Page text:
Noise used to be caused by advertising (the average American sees 3000 per day), soon it will be interactions. In a world oversupplied with human-generated interactions, how do you make the interactions in your community count?

Make your community experience entirely unique. An oasis, even.

Ditch the insta-click interactions and automated messages.  From the moment a member joins community they should know that it’s different. Real people write real messages to real members.

Members are welcomed into the community. They’re asked questions about themselves. They’re asked to give opinions on topics they care about. They get to have live chats and are included in internal debates about the community. It’s much like the real world clubs, only online.

Ignore other communities trying to model themselves on rest of the internet, you would do well to ake your community an oasis apart.

The Best Community You Can Begin Today

May 21, 2010Comments Off on The Best Community You Can Begin Today

This is the beginning of something big.

What happens if every resident on your street participates in your online community?

Wouldn't it improve the value of your community? You could borrow a ladder, bulk-buy products, sell unused goods, arrange BBQs and tackle troublesome neighbours much easier.

This is the best community you can create right now. Begin a place for members to chat, s, to give their opinion on issues, share their advice and for newcomers to introduce themselves. Now distribute a few leaflets. See what happens.

It might flop (don’t worry, there are other streets), or it might make your street a better place to live. If you have so little to lose, and so much to gain, you should try it.

Outliers: The Major Distortion of Community Projections

May 18, 2010Comments Off on Outliers: The Major Distortion of Community Projections

The overwhelming number of communities you hear about have hundreds of thousands or members. They grew overnight in a huge explosion. Facebook has 500m members in four years.

This is a huge distortion of reality. These are the outliers. They get the most attention, but they don’t reflect the truth.

The overwhelming number of successful communities grew slowly. They began with a few members. Then they attracted a few more members. The creator invited select people and groups at a time. They invited people with something to contribute. They invite people who they specifically wanted to join an online community. Others just happened to chance on by.

If you’re banking on 10,000 active members in your first year, you’re probably going to be disappointed. You’re going to aim for big press coverage and major victories. You’re going to miss your expectations, become depressed (instead of focusing on existing members) and quit. It happens a lot. Don’t bank on rapid growth, ever.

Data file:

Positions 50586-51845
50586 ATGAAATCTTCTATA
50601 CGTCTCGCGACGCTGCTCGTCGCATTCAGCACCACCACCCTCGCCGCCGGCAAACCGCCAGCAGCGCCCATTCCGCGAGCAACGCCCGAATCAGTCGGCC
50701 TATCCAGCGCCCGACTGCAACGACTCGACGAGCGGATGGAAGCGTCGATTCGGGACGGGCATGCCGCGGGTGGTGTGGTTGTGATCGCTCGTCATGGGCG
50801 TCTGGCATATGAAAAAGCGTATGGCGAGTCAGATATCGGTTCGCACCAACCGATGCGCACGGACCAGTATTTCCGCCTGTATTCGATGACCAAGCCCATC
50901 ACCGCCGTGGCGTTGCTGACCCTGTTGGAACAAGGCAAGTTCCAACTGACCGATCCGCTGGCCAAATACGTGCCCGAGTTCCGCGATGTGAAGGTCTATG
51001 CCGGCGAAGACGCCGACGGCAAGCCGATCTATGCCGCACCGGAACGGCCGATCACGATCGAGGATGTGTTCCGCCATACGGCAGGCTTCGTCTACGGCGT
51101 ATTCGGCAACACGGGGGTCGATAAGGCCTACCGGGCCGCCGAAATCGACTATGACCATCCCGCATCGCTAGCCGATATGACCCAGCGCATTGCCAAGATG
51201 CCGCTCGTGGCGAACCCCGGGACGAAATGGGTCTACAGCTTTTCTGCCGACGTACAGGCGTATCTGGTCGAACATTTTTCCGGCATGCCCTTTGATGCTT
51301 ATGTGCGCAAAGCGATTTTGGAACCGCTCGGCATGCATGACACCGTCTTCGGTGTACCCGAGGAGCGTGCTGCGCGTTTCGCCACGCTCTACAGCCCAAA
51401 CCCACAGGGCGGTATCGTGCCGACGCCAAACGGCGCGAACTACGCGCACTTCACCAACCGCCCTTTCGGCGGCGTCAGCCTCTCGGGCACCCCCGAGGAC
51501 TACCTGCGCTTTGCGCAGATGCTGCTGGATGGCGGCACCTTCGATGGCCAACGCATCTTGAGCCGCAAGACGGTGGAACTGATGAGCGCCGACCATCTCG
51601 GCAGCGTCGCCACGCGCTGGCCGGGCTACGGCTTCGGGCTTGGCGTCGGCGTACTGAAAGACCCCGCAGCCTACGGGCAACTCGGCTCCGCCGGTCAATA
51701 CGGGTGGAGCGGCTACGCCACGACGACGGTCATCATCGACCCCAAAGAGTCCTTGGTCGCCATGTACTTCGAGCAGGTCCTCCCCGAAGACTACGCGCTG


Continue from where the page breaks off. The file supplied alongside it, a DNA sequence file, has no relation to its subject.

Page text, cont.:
It’s much better to predict 2000 members in your first year if you’re personally inviting 5 – 10 people a day to join. That’s a defensible figure. Once you have a realistic number (and treat extras as a bonus) you can decide how much content, time and resources you need to spend to get there.

So set figures if you need to, but justify them with defensible actions. Ignore the outliers.

Growing An Online Community: Attracting Clusters

May 17, 2010Comments Off on Growing An Online Community: Attracting Clusters

We all gather in interconnected clusters. You’ve probably seen a cluster map somewhere. Think of it like social groups in a playground. Friends gather in circles of 8 to 12 people, but one of those people might have connections to another group of similar size.

There is a cluster of technology types here in London. If you attract a few of them, it’s much easier to attract the rest. They’re in the same cluster.

If you want to grow an online community, find a good-sized cluster of people. Appeal to 3 – 5 members, then invite their support to help attract the rest. Don’t randomly approach people, target specific clusters of people you want to join.

Once you have about 5 – 10 members of a cluster you can set up sub-groups, develop unique content and specifically appeal to that cluster of people.

5 Things Every New Online Community Should Focus On

May 11, 2010Comments Off on 5 Things Every New Online Community Should Focus On

If you’re about a new online community, here are some things you should be worrying about.